Career view: Rishin Kotecha, senior planning associate at Fruition Properties

October 23, 2017 / Keith Osborne
Career view: Rishin Kotecha, senior planning associate at Fruition Properties

Rishin joined Fruition Properties in 2012, following a degree in physics and philosophy at Nottingham University. While some of his peers were going into financial services roles, Rishin had a desire to work on something “more tangible”, enticed by the way that property development could help shape the capital.

He initially rotated through various departments in the company, including land acquisition, construction, sales and marketing, funding and property management. From an early stage he was heavily involved, with one of his first highlights being the building of Fruition Properties’ new land and funding model.

He says: “The rotation was invaluable as it allowed me to gain a full understanding of how the different arms of the business work together. This is more pronounced at a small company as you are exposed to much more than you might be at one of the larger developers, while the flexibility and support from the senior team also allowed me to help shape my own future.”

Following his experience across the business, Rishin was particularly attracted by the pivotal role that planning plays in the wider development process. “Planning was hugely appealing to me – the planning system dictates what can be developed across London. At a granular level, this can be new homes, public or commercial spaces but the bigger picture is that it is the foundation for creating new communities, which is something very exciting to be a part of. It is very rewarding to see the end result; happy residents living in new homes that I have helped unlock.”

Rishin’s current role sees him managing projects in the planning phase, following initial purchase through to achieving planning consent, at which point they are gradually handed over to the technical and construction teams. His day-to-day tasks include financial modelling to ensure that the site’s design is viable, and appointment and liaison with the project team including architects and external planning consultants. Working together, he co-ordinates this team to plan and deliver a proposal that is likely to achieve planning consent, in line with the local authority and/or GLA’s guidelines. A large part of the role revolves around community and stakeholder consultation, which is vital to the success of any scheme.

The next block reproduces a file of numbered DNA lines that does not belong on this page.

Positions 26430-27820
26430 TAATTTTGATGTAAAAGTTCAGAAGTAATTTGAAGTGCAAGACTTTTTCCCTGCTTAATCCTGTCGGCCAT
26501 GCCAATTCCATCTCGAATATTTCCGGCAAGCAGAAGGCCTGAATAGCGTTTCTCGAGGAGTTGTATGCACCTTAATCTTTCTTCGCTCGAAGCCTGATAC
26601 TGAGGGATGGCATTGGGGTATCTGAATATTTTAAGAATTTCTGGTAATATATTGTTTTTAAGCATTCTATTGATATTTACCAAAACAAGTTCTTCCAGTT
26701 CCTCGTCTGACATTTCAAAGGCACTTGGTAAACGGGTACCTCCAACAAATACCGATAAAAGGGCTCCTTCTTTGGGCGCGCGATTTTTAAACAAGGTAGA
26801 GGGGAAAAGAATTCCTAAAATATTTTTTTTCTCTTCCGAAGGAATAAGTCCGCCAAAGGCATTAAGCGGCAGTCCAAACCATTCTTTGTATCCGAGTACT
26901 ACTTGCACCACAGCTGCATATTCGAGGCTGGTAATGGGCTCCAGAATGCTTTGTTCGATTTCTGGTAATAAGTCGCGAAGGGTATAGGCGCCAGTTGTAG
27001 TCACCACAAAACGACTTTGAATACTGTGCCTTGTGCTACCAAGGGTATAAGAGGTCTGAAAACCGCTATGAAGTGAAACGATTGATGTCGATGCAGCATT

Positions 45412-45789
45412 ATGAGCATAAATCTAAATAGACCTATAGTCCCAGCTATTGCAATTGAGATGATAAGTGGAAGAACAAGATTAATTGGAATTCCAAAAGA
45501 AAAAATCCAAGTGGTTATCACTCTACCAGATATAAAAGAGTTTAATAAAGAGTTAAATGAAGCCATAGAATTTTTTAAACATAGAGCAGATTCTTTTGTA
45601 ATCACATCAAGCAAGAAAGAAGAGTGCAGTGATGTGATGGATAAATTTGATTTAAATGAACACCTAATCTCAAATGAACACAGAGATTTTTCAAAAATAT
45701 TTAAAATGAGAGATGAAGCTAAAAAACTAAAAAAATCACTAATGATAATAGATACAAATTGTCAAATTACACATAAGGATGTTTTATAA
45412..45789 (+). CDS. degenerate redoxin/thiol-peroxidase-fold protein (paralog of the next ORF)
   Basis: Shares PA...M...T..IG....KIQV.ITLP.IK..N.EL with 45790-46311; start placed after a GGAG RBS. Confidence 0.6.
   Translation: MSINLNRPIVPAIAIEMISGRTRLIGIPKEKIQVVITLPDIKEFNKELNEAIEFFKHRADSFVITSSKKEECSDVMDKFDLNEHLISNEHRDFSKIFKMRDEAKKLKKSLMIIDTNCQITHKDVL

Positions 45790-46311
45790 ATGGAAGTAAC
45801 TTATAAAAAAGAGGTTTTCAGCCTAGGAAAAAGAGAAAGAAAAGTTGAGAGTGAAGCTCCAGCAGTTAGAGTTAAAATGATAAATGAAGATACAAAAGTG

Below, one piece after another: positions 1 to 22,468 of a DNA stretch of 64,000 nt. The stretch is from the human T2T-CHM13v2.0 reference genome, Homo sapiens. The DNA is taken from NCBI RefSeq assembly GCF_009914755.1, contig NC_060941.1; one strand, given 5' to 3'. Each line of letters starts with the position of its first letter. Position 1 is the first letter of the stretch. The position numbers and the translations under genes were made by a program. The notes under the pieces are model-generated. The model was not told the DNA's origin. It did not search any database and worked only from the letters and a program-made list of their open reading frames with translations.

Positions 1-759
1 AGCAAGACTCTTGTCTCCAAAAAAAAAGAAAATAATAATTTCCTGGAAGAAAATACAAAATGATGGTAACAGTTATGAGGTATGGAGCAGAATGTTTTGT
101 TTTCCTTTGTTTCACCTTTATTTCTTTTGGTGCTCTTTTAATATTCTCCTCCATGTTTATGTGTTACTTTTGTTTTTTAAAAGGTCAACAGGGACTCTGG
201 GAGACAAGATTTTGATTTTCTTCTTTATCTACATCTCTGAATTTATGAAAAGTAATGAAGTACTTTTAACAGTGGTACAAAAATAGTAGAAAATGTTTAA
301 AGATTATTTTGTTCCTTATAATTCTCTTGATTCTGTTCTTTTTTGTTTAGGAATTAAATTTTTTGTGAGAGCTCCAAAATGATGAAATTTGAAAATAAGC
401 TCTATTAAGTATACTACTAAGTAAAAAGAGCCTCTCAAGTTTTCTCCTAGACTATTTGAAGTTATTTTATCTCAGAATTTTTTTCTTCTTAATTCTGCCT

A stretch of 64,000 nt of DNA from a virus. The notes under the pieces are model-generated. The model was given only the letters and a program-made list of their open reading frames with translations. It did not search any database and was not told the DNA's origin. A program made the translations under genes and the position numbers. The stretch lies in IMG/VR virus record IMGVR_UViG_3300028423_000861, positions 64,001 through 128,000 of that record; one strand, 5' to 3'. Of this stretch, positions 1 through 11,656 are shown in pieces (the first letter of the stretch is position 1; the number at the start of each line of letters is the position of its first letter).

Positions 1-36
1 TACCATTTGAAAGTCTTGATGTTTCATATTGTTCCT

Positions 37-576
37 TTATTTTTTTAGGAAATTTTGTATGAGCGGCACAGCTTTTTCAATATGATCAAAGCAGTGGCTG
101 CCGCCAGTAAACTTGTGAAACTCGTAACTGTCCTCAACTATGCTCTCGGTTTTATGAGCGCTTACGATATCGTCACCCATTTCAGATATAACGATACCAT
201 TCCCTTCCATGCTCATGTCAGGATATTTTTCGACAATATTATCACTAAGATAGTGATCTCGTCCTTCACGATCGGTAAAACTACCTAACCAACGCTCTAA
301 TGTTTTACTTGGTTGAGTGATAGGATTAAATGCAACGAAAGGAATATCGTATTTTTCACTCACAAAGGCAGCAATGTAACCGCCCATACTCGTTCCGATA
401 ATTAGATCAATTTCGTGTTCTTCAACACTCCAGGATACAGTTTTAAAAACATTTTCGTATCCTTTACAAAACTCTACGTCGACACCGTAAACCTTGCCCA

Rishin has been responsible for the delivery of 2 Scrubs Lane, the company’s largest project to date which is located in the Old Oak and Park Royal Opportunity Area. The scheme proposes to re-provide the City Mission Church and Nursery who currently occupy the site, as well as two retail units and 83 apartments, of which 23 will be affordable.

He adds: “Ultimately we are creating things that will have an impact on the local community, whether residents, businesses or local groups. It is imperative that we work closely with them to deliver a scheme that can help supply high quality homes and create a positive impact, which is particularly important on the larger scale regeneration sites that we are taking on now. Our site is often one piece of a wider jigsaw.”

Rishin is quick to highlight the flexibility and close-knit feel that comes with a business like Fruition Properties: “I can see why people would be attracted to the big blue chip developers but I have found that the flexibility and team spirit that comes with a smaller family owned company is a real draw. Career progression is also good, as if you are ambitious and driven you can learn quickly and carve out a role that suits your skill set, which might take longer at a company with more bureaucracy and red tape.

“Although it isn’t perhaps the most usual route to market, I think that studying physics and philosophy set me up well as it combines both analytical and creative thinking. These skills are well suited to the planning process as my job involves both number crunching but also persuasive discussion with parties such as local authorities.”


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